This last was a big applause line. Dawkins went on to suggest that even six or seven-year-olds can be made to understand some of the basic ideas.

The conversation next addressed the gradualness of evolutionary change,. If you imagine lining up all of your ancestors from the present to the dawn of time, you would not find two consecutive ancestors that were of different species. But because of the spans of time involved, the small, negligible variations from one generation to the next get magnified into large changes indeed. He likened this to a child growing up. There is no clear dividing point between babyhood and toddlerhood, just as there is no definitive moment when you suddenly go from being a child to being an adult (in all but the legal sense of course), but with the benefit of hindsight you can see that great changes have taken place. Some discussion of “deep time” arose here.

Several more topics then arose. The importance of gene duplication and divergence in producing complexity. Speculations about exobiology. Questions about how much of what we find in life on Earth is the result of historical contingency, and how much reflects biological necessities. I was hoping Dawkins would address the question of whether or not humans would evolve a second time, since I have a chapter on that topic in my book, but the conversation sadly went in a different direction.

The conversation concluded with some talk about the blow evolution presents to human significance. Referring to explanations for humanity that depend on God Dawkins said:

It’s grossly wasteful isn’t it? When you’ve got a beautiful idea, a beautiful story that tells you how we got to be the way we are, the complex way we are from simple beginnings by utterly explicable, sensible, step-by-step processes, to suddenly say oh but I want to believe that there’s a supernatural being on top of all that. What a wasteful idea! What a profligate, superfluous …

and the rest of that sentence was drowned out by applause.

Then it was on to questions, nearly all of which came from students. Here’s what it looked like:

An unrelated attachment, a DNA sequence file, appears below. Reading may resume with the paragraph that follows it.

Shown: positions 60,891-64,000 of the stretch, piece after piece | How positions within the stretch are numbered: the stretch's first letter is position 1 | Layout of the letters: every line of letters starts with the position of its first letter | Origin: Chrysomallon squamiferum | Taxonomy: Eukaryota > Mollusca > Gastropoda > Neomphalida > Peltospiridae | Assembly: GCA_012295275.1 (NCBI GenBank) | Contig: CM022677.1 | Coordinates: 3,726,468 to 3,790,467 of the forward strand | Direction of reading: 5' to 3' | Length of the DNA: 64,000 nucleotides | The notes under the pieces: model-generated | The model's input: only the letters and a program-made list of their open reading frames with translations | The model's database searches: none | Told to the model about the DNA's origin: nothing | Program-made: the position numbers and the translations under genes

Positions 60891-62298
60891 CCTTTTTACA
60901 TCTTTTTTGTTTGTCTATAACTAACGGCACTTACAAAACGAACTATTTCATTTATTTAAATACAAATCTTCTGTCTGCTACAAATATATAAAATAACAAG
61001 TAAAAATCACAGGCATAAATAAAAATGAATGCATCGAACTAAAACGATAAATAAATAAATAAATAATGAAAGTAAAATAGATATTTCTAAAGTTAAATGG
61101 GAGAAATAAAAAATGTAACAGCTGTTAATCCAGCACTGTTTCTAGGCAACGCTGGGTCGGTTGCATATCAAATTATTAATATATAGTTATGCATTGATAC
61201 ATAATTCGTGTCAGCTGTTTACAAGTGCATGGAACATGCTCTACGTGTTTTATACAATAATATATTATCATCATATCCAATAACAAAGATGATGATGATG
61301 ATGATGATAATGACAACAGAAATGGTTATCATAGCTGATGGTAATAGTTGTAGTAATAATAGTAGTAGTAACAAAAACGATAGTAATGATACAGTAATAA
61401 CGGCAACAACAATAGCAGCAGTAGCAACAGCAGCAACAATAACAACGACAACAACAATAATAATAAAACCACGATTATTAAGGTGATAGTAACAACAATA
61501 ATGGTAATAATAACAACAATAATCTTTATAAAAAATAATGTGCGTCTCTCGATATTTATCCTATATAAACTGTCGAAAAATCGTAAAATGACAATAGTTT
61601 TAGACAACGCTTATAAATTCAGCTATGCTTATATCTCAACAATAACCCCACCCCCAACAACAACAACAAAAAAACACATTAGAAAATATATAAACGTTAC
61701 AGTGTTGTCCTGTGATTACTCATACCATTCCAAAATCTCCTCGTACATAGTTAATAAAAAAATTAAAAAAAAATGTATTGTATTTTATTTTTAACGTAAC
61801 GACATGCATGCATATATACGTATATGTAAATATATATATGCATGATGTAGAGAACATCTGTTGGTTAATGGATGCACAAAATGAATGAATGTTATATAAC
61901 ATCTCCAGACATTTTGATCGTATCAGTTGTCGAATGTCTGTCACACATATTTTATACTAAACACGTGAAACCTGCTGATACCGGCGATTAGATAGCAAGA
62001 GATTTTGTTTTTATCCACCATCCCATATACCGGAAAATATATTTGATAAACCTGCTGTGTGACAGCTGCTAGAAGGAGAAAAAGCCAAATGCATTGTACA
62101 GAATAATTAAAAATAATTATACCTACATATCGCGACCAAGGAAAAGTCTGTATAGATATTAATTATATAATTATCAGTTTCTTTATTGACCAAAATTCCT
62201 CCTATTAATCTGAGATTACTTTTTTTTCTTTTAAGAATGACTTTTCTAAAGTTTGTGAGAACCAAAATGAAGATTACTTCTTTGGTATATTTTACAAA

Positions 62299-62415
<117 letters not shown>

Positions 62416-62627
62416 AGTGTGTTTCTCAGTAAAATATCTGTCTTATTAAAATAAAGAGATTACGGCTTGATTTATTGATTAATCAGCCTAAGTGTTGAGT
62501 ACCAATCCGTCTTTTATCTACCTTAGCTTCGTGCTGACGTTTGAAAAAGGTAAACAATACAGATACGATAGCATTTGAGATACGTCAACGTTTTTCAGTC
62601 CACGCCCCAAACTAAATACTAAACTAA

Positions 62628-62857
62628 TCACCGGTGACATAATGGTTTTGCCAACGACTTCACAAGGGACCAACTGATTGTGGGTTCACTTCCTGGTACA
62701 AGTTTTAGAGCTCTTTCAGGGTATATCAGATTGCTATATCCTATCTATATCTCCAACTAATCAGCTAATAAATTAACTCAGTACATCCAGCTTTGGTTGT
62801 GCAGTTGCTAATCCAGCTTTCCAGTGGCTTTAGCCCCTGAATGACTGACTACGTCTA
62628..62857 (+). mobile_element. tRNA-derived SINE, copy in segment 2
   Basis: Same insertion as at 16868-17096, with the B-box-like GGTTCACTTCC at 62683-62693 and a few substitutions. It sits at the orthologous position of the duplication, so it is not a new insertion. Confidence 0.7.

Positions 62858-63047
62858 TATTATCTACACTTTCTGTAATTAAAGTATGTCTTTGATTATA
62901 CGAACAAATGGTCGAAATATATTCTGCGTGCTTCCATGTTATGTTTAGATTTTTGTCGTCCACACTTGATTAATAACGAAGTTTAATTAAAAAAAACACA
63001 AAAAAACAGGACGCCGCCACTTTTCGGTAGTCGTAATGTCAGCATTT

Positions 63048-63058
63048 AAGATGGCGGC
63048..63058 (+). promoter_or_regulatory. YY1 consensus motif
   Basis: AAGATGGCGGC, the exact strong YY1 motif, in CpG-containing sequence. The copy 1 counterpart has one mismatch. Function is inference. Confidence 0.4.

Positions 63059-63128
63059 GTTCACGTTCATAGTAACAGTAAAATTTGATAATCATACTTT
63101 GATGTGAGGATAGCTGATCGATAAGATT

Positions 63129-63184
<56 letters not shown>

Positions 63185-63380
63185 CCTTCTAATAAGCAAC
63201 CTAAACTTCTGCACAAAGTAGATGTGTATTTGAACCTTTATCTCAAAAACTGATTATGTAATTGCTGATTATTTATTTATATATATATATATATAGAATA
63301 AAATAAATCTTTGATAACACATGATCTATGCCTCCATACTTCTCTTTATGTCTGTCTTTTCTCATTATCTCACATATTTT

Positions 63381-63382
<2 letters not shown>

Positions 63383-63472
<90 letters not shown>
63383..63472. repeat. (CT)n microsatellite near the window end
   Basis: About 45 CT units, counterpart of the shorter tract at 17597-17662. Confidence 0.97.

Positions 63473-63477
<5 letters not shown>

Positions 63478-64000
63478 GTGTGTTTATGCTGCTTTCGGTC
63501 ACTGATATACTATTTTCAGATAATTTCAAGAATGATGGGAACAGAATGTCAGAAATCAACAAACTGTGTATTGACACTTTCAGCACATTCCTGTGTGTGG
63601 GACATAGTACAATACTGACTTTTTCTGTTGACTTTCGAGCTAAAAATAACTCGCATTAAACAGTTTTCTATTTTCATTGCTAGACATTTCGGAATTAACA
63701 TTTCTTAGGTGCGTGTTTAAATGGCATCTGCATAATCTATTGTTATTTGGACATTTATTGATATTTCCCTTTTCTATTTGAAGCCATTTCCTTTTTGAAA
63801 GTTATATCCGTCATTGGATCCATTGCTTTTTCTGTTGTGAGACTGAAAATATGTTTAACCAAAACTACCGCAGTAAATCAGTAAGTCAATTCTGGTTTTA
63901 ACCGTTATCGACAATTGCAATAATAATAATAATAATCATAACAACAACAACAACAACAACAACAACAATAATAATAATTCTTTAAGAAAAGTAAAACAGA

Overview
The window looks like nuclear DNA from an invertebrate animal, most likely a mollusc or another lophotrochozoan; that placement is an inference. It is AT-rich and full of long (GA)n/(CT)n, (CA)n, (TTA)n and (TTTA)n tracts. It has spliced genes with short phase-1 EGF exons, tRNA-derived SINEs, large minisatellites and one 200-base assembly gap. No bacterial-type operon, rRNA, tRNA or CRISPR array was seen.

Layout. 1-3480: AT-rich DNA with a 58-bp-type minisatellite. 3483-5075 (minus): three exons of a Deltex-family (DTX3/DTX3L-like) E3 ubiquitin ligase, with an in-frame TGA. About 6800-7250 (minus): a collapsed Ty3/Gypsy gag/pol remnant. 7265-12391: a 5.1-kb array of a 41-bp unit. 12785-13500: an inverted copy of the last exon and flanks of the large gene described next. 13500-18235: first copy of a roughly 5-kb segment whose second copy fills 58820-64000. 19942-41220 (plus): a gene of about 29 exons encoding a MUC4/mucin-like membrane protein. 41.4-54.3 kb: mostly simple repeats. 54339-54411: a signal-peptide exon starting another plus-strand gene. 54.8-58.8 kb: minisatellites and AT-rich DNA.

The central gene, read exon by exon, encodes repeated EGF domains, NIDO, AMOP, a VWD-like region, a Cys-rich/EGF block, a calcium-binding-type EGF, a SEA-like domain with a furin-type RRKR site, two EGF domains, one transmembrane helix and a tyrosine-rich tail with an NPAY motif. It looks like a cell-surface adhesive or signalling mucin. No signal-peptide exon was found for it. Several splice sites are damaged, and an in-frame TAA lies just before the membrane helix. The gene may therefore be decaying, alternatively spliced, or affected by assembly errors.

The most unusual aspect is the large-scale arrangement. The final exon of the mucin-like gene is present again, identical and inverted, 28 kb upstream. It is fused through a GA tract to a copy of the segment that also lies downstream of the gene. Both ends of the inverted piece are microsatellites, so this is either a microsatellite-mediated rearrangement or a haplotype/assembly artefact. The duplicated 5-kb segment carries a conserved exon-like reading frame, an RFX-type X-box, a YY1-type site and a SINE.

These sorts of things are always more exciting when some challenging questions get asked, but in this case all of the questions were supportive. As is typically the case in venues of this sort, the questions varied a lot in general quality. One person asked about the origin of morality. Another asked about the meaning of life. Still another asked about evolution and homosexuality.

One questioner asked for the the most interesting example he could provide of an animal structure or behavior that received a cogent explanation through evolution. That was how I understood the question anyway, but something seemed to get garbled, and Dawkins took the questioner to be asking just for an interesting story of some animal curiosity. At any rate, it led to the following interesting story.

There’s a caterpillar which pupates inside a wrapped-up leaf. And the way it achieves it is that it goes to the stalk of the leaf and bites it halfway across so that the leaf is still hanging from the other half of its stalk, but is cut off from its supply of water from the vessels in the stalk. So the leaf curl up and wraps itself around the caterpillar. Well, that’s pretty nice. But there’s more, the story goes on. There is a risk to the caterpillar in doing that because if it were the only wrapped up leaf around a lot of other perfectly good leaves hanging from the same tree it will be a sitting target for predators. So what it does is it goes around and bites through the stalks of a lot of other leaves then finally curls itself up in one of them.

Cool.

The evening concluded with a book signing. It looked like he had quite a mob scene in front of him, so we decided not to hang around. All in all I can’t say I learned anything new, but since I don’t think most of the audience was quite so familiar with these issues I suspect a lot of it was new for them. He certainly had plenty of laugh and applause lines!